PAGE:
Vijay C Roy
Tribune News Service
Chandigarh, September 26
It’s a double whammy for North-based paper mills which contribute 10% to the total paper production in the country. Already facing immense pressure on account of duty-free imports of paper and paperboard from ASEAN countries, the mills are grappling with slowdown in real estate, textile, automobiles and FMCG Sector. Digitisation has also affected the demand for paper.
The impact in North is more as compared to other parts of the country as the mills here have locational disadvantage. The units are majorly dependent on imported waste paper, which is imported through ports and the mills have to bear additional burden on account of transportation cost, making input cost higher.
Around 80-85% of the paper mills are based on recycled paper in North. Since the mills are far away from ports, they have to shell out more on account of freight.
Further, since substantial quantity of paper and paperboard is imported at significantly lower cost under FTAs, it has reduced the margin of the paper mills.
Industrialists said imports have grown at a very high rate as compared to domestic production and it has severely impacted the economic viability of many paper mills in India. India's imports of paper and paperboard (excluding newsprint) grew by 29.50% in Q1FY20 to $360 million.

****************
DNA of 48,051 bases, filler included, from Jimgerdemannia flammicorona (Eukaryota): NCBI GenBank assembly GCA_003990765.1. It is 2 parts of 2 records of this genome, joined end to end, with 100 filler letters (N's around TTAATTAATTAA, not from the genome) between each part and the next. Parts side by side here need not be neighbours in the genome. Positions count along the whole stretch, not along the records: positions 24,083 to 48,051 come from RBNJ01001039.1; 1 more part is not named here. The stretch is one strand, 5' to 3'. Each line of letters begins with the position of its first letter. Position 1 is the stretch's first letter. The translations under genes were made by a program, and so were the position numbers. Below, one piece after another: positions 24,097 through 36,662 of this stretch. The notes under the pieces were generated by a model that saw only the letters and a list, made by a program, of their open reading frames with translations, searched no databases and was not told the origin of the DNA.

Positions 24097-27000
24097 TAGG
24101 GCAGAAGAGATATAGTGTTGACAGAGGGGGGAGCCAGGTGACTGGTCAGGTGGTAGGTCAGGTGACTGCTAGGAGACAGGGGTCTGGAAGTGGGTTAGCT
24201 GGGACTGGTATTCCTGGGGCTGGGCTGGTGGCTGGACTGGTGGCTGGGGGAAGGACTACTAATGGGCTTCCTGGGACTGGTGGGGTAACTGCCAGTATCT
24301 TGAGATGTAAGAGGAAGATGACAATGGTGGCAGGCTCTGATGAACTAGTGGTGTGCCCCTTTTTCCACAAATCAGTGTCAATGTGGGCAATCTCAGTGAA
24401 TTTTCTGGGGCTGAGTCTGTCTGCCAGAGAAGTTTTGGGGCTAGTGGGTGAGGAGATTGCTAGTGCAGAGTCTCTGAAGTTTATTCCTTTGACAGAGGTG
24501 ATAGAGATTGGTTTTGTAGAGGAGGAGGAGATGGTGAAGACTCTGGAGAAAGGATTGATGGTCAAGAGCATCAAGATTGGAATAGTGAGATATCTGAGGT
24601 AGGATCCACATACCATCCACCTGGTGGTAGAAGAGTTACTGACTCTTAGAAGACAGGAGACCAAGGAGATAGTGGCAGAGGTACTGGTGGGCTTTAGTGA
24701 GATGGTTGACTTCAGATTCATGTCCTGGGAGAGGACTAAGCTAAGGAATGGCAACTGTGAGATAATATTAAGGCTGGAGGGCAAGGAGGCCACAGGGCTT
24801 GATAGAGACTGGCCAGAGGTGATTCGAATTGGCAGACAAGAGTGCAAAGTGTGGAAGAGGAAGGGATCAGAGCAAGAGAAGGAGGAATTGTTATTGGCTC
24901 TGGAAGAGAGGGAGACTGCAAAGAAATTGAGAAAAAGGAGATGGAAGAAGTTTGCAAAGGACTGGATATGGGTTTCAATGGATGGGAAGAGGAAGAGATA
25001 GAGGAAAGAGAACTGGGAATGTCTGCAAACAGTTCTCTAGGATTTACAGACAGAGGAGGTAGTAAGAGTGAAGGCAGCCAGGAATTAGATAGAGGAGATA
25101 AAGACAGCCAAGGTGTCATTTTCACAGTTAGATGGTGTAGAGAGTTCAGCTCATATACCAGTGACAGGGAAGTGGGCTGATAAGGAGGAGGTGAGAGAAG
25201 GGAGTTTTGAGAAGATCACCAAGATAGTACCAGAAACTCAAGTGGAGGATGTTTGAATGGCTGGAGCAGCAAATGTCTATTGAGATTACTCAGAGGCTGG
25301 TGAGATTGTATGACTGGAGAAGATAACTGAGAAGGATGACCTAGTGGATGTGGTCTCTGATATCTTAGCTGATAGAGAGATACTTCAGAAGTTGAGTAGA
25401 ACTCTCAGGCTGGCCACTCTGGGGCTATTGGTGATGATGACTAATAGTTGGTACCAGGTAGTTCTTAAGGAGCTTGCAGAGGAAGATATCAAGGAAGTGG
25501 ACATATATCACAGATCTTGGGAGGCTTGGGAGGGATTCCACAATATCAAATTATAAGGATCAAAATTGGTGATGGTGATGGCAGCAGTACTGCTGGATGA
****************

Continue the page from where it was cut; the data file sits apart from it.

"The imported paper is cheap as compared to paper manufactured by domestic units, putting them under stress and compelling them to operate under thin margins. It is evident from the fact that most of the capacity expansion is taking place in southern and western region and in Uttar Pradesh,” said Anil Kumar, executive director & CEO, Shreyans Paper.
Out of 21 lakh tonne annual production in North India, Punjab contributes around 16 lakh tonnes, followed by Haryana (3.32 lakh tonnes) and Himachal Pradesh (1.5 lakh tonnes). In Punjab, around 12 lakh tonnes of paper is manufactured from waste paper while the remaining units are agro-based units.
“Mills are under pressure due to slowdown across printing and packaging sectors. The productivity of some mills has also been affected because of liquidity crunch faced by buyers and resorting to cutting down on inventory. As imports are competitive, they are forced to operate under thin margins,” said Suneet Kochhar, director of Amritsar-based Khanna Paper Mills.
A senior official working with in the real estate sector said, “Commercial printers are having a tough time due to spending cuts from corporates, thus reducing the demand for paper.”
Similarly, there has been low demand of kraft paper from corrugated box manufacturers.
“The industry is passing through tough time as there is an overall slowdown. The industry is left with no option but to cut down production. A majority of the packaging units are not utilising their optimum capacity,” said Mukesh Jain, former president, Himachal Pradesh Corrugated Box Manufacturers Association.
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